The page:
Sheila Hicks: With Grace, No Gridlock

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Open: Tue-Sat 11am-7pm

66 rue de Turenne, 75003, Paris, France
Open: Tue-Sat 11am-7pm


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Sheila Hicks: With Grace, No Gridlock

Paris

Sheila Hicks: With Grace, No Gridlock
to Sat 15 Jan 2022
Tue-Sat 11am-7pm
Artist: Sheila Hicks

with the collaboration of Paolo Roversi

galerie frank elbaz presents With Grace, No Gridlock, its third solo exhibition with Sheila Hicks. In response to the gallery architecture, the artist presents a body of historical and more recent works, as well as a large, site-specific installation. For almost two years of pandemic-induced lockdown, Hicks has worked remotely. This show marks the artist’s return to the exhibition space.

Artworks

Ida and Will W., 2019

Linen, wood
90 x 90 cm 35 3/8 x 35 3/8 inches
Courtesy of the artist and galerie frank elbaz. Photo : Claire Dorn

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Vert vertical, vert horizontal I, 2017

Linen, wood
100 x 100 cm 39 3/8 x 39 3/8 inches
Courtesy of the artist and galerie frank elbaz. Photo : Claire Dorn

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TBT,

19 sticks
Dimensions variable Each element: between 150 and 190 cm (59 and 74 3/4 inches)
Courtesy of the artist and galerie frank elbaz. Photo : Claire Dorn

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North South East West, 2018

Linen, wood, aluminum
250 x 250 cm 98 3/8 x 98 3/8 inches
Courtesy of the artist and galerie frank elbaz. Photo : Claire Dorn

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TBT,

Courtesy of the artist and galerie frank elbaz. Photo : Claire Dorn

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Tapis de Prière, 1971

Cotton, wool
270 x 120 cm 106 1/4 x 47 1/4 inches
Courtesy of the artist and galerie frank elbaz. Photo : Claire Dorn

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Opuscule, 2020

Linen, wood
50 x 100 cm 19 5/8 x 39 3/8 inches
Courtesy of the artist and galerie frank elbaz. Photo : Claire Dorn

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TBT,

Courtesy of the artist and galerie frank elbaz. Photo : Claire Dorn

contact gallery

TBT,

Dimensions variable
Courtesy of the artist and galerie frank elbaz. Photo : Claire Dorn

contact gallery


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Galerie Frank Elbaz Sheila Hicks 1

Galerie Frank Elbaz Sheila Hicks 2

Galerie Frank Elbaz Sheila Hicks 3

Galerie Frank Elbaz Sheila Hicks 4

Galerie Frank Elbaz Sheila Hicks 5

At the entrance, visitors discover the earliest work, Tapis de Prière, created in 1971. Three orange and blue medallions that hang on the same wall are made of intertwined synthetic and natural fibers, and are suspended below a metal ceiling structure.

For this exhibition, Hicks reconnected with a site-specific practice that is important to her work. En route vers Seville is a monumental installation created from torn fabric, braided linen, and spools of yellow and orange linen threads. She invites the viewer to look up to the ceiling and its historical framework and beams that support the structure. Droits de Parole, a work made of 19 bâtons gently leaning against the wall, and a large, linen-wrapped panel, North South East West, frame the cascading sculpture that unfurls on the ground.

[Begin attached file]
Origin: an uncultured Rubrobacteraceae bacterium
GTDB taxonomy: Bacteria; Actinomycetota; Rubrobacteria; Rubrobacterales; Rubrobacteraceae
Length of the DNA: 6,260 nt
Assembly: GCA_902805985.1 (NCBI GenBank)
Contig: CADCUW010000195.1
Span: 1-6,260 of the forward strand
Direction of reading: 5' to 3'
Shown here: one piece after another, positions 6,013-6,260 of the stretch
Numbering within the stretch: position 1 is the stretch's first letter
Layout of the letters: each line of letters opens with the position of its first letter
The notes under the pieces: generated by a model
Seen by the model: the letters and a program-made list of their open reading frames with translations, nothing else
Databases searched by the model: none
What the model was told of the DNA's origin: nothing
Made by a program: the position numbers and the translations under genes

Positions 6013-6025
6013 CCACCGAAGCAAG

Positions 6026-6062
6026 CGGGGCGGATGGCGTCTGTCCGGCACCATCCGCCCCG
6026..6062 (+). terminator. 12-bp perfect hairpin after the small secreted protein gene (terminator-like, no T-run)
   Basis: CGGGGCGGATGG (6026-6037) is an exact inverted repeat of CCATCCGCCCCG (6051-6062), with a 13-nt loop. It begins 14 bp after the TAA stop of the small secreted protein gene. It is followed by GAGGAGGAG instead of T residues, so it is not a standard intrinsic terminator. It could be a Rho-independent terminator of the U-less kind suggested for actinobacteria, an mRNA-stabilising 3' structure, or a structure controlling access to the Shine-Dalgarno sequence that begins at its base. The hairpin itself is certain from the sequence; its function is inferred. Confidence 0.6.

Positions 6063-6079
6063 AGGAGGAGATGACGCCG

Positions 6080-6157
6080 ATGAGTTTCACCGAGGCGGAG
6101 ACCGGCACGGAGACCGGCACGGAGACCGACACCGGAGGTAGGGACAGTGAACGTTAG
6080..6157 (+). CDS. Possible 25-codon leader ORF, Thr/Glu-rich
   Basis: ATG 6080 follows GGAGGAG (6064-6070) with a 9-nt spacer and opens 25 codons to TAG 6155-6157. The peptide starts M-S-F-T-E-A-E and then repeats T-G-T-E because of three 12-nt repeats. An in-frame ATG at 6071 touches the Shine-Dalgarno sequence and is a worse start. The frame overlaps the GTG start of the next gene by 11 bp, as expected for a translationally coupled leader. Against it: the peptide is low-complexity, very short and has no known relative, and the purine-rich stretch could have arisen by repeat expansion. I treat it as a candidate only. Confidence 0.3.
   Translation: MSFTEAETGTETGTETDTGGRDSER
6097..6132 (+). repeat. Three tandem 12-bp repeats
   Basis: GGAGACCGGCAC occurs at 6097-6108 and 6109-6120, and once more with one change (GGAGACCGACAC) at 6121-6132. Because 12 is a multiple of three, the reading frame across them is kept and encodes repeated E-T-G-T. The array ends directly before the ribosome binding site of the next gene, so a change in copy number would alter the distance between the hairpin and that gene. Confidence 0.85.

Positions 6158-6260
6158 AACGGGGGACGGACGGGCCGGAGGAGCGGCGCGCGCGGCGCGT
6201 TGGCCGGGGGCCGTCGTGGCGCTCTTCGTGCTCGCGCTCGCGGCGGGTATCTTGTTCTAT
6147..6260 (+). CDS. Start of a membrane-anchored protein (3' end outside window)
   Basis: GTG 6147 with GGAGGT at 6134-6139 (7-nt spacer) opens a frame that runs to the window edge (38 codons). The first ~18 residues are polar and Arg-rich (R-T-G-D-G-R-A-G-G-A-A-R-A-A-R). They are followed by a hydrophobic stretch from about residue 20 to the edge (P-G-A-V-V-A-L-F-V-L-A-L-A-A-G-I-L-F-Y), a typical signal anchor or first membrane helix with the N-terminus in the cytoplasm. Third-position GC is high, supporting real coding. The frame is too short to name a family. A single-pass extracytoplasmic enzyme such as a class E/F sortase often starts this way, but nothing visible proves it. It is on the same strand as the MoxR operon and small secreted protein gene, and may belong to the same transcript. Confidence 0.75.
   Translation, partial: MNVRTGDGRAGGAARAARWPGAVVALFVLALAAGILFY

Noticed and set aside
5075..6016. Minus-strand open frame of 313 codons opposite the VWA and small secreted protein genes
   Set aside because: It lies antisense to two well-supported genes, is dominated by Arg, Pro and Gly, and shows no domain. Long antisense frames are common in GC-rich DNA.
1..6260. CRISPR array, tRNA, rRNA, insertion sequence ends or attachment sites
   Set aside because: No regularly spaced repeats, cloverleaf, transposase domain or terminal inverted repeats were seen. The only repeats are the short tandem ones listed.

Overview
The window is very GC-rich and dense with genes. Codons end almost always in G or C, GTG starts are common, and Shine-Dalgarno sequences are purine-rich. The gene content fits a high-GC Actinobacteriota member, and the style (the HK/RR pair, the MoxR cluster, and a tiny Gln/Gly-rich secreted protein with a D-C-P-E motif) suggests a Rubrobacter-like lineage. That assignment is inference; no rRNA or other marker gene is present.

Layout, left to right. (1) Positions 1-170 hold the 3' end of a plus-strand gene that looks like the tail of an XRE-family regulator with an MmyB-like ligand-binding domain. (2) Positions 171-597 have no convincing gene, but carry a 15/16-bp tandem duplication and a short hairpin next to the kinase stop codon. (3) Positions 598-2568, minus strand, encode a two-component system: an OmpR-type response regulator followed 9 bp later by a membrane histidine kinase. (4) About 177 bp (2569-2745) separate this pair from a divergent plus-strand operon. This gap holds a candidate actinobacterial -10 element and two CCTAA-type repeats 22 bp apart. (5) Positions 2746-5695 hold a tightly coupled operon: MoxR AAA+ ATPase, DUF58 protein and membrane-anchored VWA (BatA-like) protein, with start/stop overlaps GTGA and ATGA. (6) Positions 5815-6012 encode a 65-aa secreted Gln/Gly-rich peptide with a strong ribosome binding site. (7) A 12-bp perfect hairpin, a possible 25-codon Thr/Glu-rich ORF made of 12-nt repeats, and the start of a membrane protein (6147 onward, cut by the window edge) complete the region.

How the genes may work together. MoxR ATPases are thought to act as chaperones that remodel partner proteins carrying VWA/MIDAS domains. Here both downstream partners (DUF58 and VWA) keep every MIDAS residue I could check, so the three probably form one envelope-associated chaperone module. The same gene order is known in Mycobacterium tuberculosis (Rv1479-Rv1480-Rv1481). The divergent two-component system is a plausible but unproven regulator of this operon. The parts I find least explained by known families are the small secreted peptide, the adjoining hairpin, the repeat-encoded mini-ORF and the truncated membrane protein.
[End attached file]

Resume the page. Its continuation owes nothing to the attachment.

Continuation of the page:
Indeed, Hicks’ works and displays are the result of a careful observation of space and its characteristics. She inhabits it and interacts with it. Thus, the linen-wrapped panels Ida & Will W. and Vert Vertical hang near the corner window revealing the leafy vines growing on the exterior façade. Coconut fiber crawls along the window ledge and floor.

For this exhibition, Hicks has invited Paolo Roversi to present his photographs, the result of a collaboration between the two artists. Roversi’s images of Hicks’ works have been specially lit by Stéphane Henry and emerge out of darkness. Both Roversi’s carbon prints and Hicks’ Cordes Sauvages interact with mysterious energy.

Sheila Hicks, born in Hastings, Nebraska, has lived and worked in Paris since 1964. She has chosen textiles as her favored medium through a body of work that defies traditional artistic categories. A painting student of Josef Albers at Yale in the late 1950s, she spent several seminal years investigating South American and Mexican indigenous cultures.

Sheila Hicks’ work has been the subject of solo exhibitions at the MAK in Vienna, Austria; the Dallas Museum of Art and the Nasher Sculpture Center in Dallas, Texas; the Museo Chileno de Arte Precolombino in Santiago, Chile; the Centre Pompidou in Paris, France. Her works are represented in the most important collections throughout the world: in Paris, Centre Pompidou, Fondation Louis Vuitton, and Musée d’Art Moderne; Tate Modern, London; Stedelijk Museum, Amsterdam; National Gallery of Art, Washington, DC.; in New York, The Metropolitan Museum of Art and The Museum of Modern Art; Boston Museum of Fine Arts; Philadelphia Museum of Art; The Art Institute of Chicago; Museum of Modern Art, Tokyo.

Paolo Roversi, born in Ravenna, Italy, has lived and worked in Paris since 1973. His work is widely collected by museums in Europe, Asia, and the United States.

Courtesy of the artist and galerie frank elbaz. Photo : Claire Dorn


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